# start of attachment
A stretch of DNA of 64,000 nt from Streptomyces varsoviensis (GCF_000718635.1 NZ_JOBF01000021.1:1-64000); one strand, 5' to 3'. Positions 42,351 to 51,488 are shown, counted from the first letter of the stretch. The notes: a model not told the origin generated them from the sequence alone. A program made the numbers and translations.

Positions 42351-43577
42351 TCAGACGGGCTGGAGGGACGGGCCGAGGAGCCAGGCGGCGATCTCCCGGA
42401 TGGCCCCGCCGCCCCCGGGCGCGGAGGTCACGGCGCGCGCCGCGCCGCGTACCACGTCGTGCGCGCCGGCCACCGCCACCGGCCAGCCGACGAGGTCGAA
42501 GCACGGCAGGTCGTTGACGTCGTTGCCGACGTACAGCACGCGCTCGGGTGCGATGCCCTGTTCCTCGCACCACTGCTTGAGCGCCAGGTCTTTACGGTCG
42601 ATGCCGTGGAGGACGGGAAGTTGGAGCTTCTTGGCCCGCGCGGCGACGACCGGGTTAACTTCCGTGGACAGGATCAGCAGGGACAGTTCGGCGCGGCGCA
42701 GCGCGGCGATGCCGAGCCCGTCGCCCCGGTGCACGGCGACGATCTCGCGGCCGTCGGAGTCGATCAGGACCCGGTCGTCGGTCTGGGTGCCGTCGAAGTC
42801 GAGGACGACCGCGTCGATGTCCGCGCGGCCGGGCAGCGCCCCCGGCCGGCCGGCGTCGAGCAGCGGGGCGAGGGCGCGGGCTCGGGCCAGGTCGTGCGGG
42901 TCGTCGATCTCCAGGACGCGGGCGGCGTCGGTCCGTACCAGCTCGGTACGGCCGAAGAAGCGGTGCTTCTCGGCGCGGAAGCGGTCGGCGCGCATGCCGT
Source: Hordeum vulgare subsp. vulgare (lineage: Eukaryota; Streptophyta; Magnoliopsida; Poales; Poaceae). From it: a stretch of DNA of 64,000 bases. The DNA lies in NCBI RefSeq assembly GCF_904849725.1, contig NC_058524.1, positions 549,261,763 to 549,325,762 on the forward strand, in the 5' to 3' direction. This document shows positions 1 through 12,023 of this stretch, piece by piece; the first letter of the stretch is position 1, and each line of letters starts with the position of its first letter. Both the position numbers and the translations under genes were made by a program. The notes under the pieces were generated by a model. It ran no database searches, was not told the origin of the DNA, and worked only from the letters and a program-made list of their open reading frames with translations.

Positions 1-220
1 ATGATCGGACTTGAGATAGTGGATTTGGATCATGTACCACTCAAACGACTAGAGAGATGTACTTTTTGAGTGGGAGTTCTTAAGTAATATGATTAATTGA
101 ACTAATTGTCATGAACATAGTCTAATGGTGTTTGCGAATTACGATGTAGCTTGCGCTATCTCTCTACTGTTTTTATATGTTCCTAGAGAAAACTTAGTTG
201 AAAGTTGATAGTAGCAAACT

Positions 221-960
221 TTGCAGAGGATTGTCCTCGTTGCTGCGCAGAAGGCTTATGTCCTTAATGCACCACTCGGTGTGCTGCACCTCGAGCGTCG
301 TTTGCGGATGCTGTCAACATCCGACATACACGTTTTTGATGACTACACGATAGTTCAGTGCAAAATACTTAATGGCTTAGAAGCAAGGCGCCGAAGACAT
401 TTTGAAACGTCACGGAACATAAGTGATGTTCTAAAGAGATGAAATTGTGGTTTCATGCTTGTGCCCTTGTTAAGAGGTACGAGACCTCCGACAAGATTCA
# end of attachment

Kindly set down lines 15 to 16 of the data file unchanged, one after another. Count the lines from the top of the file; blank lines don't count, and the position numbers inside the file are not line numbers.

Positions 221-960
221 TTGCAGAGGATTGTCCTCGTTGCTGCGCAGAAGGCTTATGTCCTTAATGCACCACTCGGTGTGCTGCACCTCGAGCGTCG